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Author (up) Di, Y. M.; May, B. H.; Zhang, A. L.; Zhou, I. W.; Worsnop, C.; Xue, C. C. url  doi
openurl 
  Title A meta-analysis of ear-acupuncture, ear-acupressure and auriculotherapy for cigarette smoking cessation Type of Study Systematic Review
  Year 2014 Publication Drug and alcohol dependence Abbreviated Journal Drug Alcohol Depend  
  Volume 142C Issue Pages 14-23  
  Keywords Systematic Review; Substance-Related Disorders; Tobacco Use Disorder; Auricular Acupuncture; Drug Addiction; Smoking Cessation; Substance Abuse; Auricular Acupressure  
  Abstract BACKGROUND: This systematic review evaluated the effects of ear acupuncture, ear acupressure and auriculotherapy for cigarette smoking cessation (SC) at end-of-treatment (EoT), three, six and 12 months follow-up. METHODS: Searches of six English and Chinese databases located 25 randomized controlled trials (3735 participants). Methodological quality was assessed using Cochrane Risk of Bias. Meta-analyses were conducted in two pools: 1. SC-specific ear acupuncture/acupressure or auriculotherapy (EAP/R) vs. non-specific/inactive control; and 2. SC-specific EAP/R vs. other SC-specific treatment. Sensitivity analyses were conducted based on the validity of interventions as SC-specific treatments or non-specific/inactive interventions; and the use of biochemical SC confirmation. RESULTS: Pool 1: the 12 valid SC-specific EAP/R interventions were superior to inactive EAP/R controls at EoT (RR=1.77 [1.39, 2.25]), three months follow-up (RR=1.54 [1.14, 2.08]), and six months follow-up (RR=2.01, [1.23, 3.28]) but data were insufficient at 12 months. In Pool 2: there was no superiority or inferiority for EAP/R at EoT or at 3 and 6 month follow-ups compared to SC-specific behavioural therapy or SC-specific body acupuncture. CONCLUSIONS: Pool 1 data appeared most consistent for studies of ear acupressure (EAPR) vs. non-specific EAPR controls, with confirmed SC rates at 3 months post-treatment of 20.0% for test groups vs. 7.5% for controls. In Pool 2 the EAP/R interventions appeared neither inferior nor superior to the behavioural interventions at 3 and 6 month follow-ups. However, meta-analysis results derived from relatively small-sized trials with no biochemical validation of SC in Pool 2. Larger, well-controlled studies using biochemical confirmation of SC are needed.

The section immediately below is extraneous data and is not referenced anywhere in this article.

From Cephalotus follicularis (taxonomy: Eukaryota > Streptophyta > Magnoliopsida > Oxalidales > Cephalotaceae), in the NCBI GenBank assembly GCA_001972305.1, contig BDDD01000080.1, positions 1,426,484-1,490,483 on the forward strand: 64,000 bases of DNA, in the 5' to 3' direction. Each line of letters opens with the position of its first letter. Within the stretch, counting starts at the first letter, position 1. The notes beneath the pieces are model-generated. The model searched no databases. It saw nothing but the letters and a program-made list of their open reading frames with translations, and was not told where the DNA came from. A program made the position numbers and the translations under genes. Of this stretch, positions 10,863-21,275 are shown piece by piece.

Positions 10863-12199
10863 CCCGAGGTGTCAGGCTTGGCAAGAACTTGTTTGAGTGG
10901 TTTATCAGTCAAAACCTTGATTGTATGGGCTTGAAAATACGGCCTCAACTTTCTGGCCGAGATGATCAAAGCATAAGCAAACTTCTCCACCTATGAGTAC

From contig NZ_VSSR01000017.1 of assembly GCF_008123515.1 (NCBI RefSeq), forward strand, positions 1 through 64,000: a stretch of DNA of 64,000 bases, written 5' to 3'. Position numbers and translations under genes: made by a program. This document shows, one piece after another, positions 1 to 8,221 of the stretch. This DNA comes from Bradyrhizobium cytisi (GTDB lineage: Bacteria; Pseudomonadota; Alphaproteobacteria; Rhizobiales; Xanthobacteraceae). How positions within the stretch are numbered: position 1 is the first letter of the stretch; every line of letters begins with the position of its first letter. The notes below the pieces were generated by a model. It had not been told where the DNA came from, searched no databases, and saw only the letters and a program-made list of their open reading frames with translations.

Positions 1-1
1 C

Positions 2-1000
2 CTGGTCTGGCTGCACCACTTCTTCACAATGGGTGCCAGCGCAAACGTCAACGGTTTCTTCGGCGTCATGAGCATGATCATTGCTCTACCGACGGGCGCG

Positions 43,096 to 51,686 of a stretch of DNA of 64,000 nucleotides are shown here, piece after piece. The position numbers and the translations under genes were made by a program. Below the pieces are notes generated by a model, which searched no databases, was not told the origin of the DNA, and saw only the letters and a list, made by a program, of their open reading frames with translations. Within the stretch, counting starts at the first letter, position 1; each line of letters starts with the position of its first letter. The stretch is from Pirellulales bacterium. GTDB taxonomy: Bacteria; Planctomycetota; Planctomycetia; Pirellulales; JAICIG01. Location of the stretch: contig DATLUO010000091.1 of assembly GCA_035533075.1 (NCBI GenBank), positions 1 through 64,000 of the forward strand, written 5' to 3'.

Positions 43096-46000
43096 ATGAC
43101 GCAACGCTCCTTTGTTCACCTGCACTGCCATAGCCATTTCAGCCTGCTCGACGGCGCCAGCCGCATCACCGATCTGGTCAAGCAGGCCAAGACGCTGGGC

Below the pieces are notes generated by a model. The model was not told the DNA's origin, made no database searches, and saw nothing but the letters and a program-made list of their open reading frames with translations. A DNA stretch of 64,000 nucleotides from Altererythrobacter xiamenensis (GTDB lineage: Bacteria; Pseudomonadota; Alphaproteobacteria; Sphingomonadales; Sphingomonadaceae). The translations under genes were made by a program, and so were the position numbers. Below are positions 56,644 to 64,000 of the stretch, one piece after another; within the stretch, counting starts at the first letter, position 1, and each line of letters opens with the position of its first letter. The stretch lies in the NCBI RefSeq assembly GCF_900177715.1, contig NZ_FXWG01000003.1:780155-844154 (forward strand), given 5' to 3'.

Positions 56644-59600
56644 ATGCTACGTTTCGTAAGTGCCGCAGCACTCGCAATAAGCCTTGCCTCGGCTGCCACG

Address School of Health Sciences, Traditional & Complementary Medicine Research Program, Health Innovations Research Institute, RMIT University, Bundoora, VIC 3083, Australia. Electronic address: yuan.di@rmit.edu.au  
  Publisher
  Language Number of Treatments  
  Treatment Follow-up Frequency Number of Participants  
  Time in Treatment Condition Tobacco Use Disorder
  Disease Category Substance-Related Disorders OCSI Score  
  Notes Approved yes  
  Call Number Serial 240  
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Author (up) Grant, S.; Kandrack, R.; Motala, A.; Shanman, R.; Booth, M.; Miles, J.; Sorbero, M.; Hempel, S. url  doi
openurl 
  Title Acupuncture for substance use disorders: A systematic review and meta-analysis Type of Study Systematic Review
  Year 2016 Publication Drug and Alcohol Dependence Abbreviated Journal Drug Alcohol Depend  
  Volume 163 Issue Pages 1-15  
  Keywords AcuTrials; Systematic Review; Substance-Related Disorders; Drug Addiction; Substance Abuse; Acupuncture  
  Abstract BACKGROUND: This systematic review aims to estimate the effects of acupuncture for adults with substance use disorders (SUDs). METHODS: We searched 7 electronic databases and bibliographies of previous studies to identify eligible randomized trials. Two independent reviewers screened citations, extracted data, and assessed risks of bias. We performed random effects meta-analyses. We assessed quality of evidence using the GRADE approach. RESULTS: We included 41 studies with 5,227 participants. No significant differences were observed between acupuncture and comparators (passive controls, sham acupuncture, treatment as usual, and active interventions) at post-intervention for relapse (SMD -0.12; 95%CI -0.46 to 0.22; 10 RCTs), frequency of substance use (SMD -0.27; -2.67 to 2.13; 2 RCTs), quantity of substance use (SMD 0.01; -0.40 to 0.43; 3 RCTs), and treatment dropout (OR 0.82; 0.63 to 1.09; 22 RCTs). We identified a significant difference in favor of acupuncture versus comparators for withdrawal/craving at post-intervention (SMD -0.57, -0.93 to -0.20; 20 RCTs), but we identified evidence of publication bias. We also identified a significant difference in favor of acupuncture versus comparators for anxiety at post-intervention (SMD -0.74, -1.15 to -0.33; 6 RCTs). Results for withdrawal/craving and anxiety symptoms were not significant at longer follow-up. Safety data (12 RCTs) suggests little risk of serious adverse events, though participants may experience slight bleeding or pain at needle insertion sites. CONCLUSIONS: Available evidence suggests no consistent differences between acupuncture and comparators for substance use. Results in favor of acupuncture for withdrawal/craving and anxiety symptoms are limited by low quality bodies of evidence.  
  Address RAND, 1776 Main Street, P.O. Box 2138, Santa Monica, CA 90407-2138, USA  
  Publisher
  Language English Number of Treatments  
  Treatment Follow-up Frequency Number of Participants  
  Time in Treatment Condition Substance-Related Disorders
  Disease Category Substance-Related Disorders OCSI Score  
  Notes PMID:26968093 Approved yes  
  Call Number OCOM @ refbase @ Serial 2067  
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